By Bill Roggio
July 12, 2016
Chairman Poe and Chairman Salmon, Ranking Members Keating and Sherman, and other members of the Committee, thank you for inviting me here today to speak about Pakistan and its support for terrorist groups that threaten the security of the United States and its allies.
This Committee rightly asks the question of whether Pakistan is a friend or foe in the fight against terrorism. While Pakistani officials and forces have assisted the U.S. in hunting senior al Qaeda figures at times, Pakistan’s overall strategy is pro-jihadist and therefore puts it in the foe category. Pakistan does battle some terrorist groups within its borders, but it only does so because these groups pose a direct threat to the state.
Pakistan myopically supports a host of terrorist groups in Pakistan, Afghanistan, and India to further its goals in the region. Pakistan backs these groups despite the fact that they are allied with and aid the very terrorist groups that fight the Pakistani state. In addition, many of the jihadist groups sponsored by Pakistan are allied with al Qaeda.
Today I will highlight six major groups directly supported or tolerated by Pakistan’s establishment: the Afghan Taliban and its subgroup, the Haqqani Network; the Mullah Nazir Group, Lashkar-e-Taiba, Harkat-ul-Mujahideen, and Jaish-e-Mohammed. Each of these groups is used by Pakistan as an instrument of its foreign policy. These six groups are by no means the only terrorist organizations supported by Pakistan; they are merely the most prominent.
Pakistan uses these six groups and others as a counterweight against what its policy makers perceive to be Pakistan’s greatest threat: India. However, the jihadist ideology has also spread throughout Pakistan as a result of policies adopted by the country’s military elite. Therefore, we should not underestimate the degree to which these groups are supported for ideological reasons.
Pakistan, a country of 182 million people, does not possess the manpower to counter India, a nation of 1.25 billion. Pakistan and India have been in a virtual state of war since Partition in 1947. The two countries have fought four active wars in 1947, 1965, 1971, and 1999. Each of these wars was initiated by Pakistan, and ended in defeats. Pakistani strategists have determined that to counter India, it must use unconventional means, including supporting jihadist groups.
To compensate for its inability to achieve victory on conventional battlefields against India, Pakistan implemented its own version of “strategic depth” in Afghanistan. Pakistan has supported groups in Afghanistan in order to deny India influence in its backyard, as well as to allow the nation to serve as a fallback in case of an Indian invasion.
Pakistan capitalized on the chaos in Afghanistan post-Soviet withdrawal and hunted for a group that would serve its purposes. With the rise of Mullah Omar’s Taliban faction in the early 1990s, Pakistan military and intelligence officers assigned to implement strategic depth saw the perfect partner: a powerful jihadist political movement that was gaining popularity throughout the country and was capable of sustaining military advances. Pakistan provided military and financial support to Omar’s faction, which successfully established the Islamic Emirate of the Taliban in 1996 and controlled upwards of 90 percent of the country until the US invasion in 2001.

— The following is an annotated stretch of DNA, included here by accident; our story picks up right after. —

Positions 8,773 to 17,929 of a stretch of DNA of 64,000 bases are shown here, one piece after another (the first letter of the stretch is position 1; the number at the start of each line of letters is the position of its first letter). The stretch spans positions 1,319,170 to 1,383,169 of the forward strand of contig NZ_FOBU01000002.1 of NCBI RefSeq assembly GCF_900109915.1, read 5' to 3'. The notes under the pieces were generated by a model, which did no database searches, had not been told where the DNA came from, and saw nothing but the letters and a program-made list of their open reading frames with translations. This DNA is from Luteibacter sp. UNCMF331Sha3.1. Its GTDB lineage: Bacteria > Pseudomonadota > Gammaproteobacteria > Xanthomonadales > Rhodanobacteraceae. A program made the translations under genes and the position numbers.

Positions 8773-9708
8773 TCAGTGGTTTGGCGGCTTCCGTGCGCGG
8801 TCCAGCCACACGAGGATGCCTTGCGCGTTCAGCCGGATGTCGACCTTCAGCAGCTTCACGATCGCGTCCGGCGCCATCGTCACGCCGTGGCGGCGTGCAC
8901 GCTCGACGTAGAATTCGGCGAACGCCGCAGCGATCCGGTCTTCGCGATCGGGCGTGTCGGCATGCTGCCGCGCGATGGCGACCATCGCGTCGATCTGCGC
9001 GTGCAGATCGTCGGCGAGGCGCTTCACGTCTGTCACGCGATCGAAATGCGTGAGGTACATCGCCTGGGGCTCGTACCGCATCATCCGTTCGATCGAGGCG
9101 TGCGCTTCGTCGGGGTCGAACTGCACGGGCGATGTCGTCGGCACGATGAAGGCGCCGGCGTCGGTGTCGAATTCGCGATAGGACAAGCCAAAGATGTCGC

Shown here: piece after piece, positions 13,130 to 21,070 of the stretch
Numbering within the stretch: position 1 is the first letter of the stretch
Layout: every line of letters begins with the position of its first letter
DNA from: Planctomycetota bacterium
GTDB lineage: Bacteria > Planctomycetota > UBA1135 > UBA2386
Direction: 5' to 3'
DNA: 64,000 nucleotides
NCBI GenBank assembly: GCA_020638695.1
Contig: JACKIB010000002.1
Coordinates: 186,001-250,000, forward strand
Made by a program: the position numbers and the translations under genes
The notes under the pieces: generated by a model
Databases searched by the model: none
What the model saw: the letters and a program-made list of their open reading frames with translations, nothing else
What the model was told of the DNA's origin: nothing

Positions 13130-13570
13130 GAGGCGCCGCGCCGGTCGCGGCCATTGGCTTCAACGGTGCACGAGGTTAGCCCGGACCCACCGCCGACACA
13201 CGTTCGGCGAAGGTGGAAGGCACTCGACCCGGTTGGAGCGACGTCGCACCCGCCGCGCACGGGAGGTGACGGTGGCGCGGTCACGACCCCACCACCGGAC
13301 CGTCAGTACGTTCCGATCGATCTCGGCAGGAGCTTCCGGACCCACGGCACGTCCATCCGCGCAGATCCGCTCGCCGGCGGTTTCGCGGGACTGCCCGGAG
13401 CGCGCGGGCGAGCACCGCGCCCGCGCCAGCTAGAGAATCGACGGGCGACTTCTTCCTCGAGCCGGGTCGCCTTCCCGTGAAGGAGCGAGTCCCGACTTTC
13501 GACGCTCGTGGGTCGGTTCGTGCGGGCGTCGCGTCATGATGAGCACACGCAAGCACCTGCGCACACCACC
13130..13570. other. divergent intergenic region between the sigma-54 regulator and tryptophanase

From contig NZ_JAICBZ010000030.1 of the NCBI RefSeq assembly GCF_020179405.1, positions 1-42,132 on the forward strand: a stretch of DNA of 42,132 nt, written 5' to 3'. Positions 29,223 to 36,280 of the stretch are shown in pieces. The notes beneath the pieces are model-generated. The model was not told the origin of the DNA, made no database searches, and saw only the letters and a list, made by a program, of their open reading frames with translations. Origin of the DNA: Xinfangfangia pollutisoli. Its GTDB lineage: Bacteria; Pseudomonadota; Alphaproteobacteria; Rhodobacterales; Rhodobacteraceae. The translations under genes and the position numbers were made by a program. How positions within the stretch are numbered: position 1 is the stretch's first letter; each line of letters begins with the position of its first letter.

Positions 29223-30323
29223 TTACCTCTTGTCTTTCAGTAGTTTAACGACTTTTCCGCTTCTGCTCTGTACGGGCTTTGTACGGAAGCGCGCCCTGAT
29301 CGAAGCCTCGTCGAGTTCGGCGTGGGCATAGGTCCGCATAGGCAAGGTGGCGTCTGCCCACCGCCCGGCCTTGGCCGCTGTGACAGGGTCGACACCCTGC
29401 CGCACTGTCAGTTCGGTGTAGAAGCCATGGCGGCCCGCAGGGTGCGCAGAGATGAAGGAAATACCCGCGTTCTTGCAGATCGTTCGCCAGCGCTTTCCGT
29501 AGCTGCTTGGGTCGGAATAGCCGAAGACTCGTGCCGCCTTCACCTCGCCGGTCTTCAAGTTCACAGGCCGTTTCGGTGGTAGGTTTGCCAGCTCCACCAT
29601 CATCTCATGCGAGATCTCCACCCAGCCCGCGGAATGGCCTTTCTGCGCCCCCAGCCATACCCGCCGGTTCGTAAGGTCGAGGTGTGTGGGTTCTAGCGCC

In addition to securing a friendly government in Afghanistan, Pakistan used the country as both a training and a recruiting ground for a host of jihadist groups that fight in India-occupied Kashmir.
Good vs Bad Taliban
In order to justify its policy of support to jihadist groups, Pakistani elites have attempted to distinguish between what are referred to as “good Taliban” and “bad Taliban.” Simply stated, the so-called “good Taliban” are groups that advance Pakistan’s foreign policy goals and do not threaten the state or wage war within its borders. “Good Taliban” and other groups deemed acceptable by the Pakistani establishment include the Afghan Taliban, the Haqqani Network, the Mullah Nazir Group, Lashkar-e-Taiba, Harkat-ul-Mujahideen, and Jaish-e-Mohammed. These groups conduct numerous heinous acts of terrorism in the region, and are directly responsible for the deaths of thousands of American soldiers and civilians, and yet are supported by the Pakistani state.
“Bad Taliban” are any jihadist faction that challenges the primacy of the Pakistani state. These groups include the Movement of the Taliban in Pakistan, the Turkistan Islamic Party, and the weakened Islamic Movement of Uzbekistan. The Pakistani military has pursued these groups in the Federally Administered Tribal Areas (FATA) and Khyber Pakhtunkhwa province with some success. However, when targeting these groups, the military has avoided pursuing groups such as the Haqqani Network, which provided shelter and support for the “bad Taliban.”
Pakistani officials have denied that it pursues a policy of strategic depth and differentiates between “good and bad Taliban”, or alternatively, have claimed it will no longer differentiate between the two. However, these claims are false. This is demonstrated in Pakistan’s continuing support for the aforementioned groups and others, as well as an unwillingness to round up leaders and key operatives of these groups.
The Afghan Taliban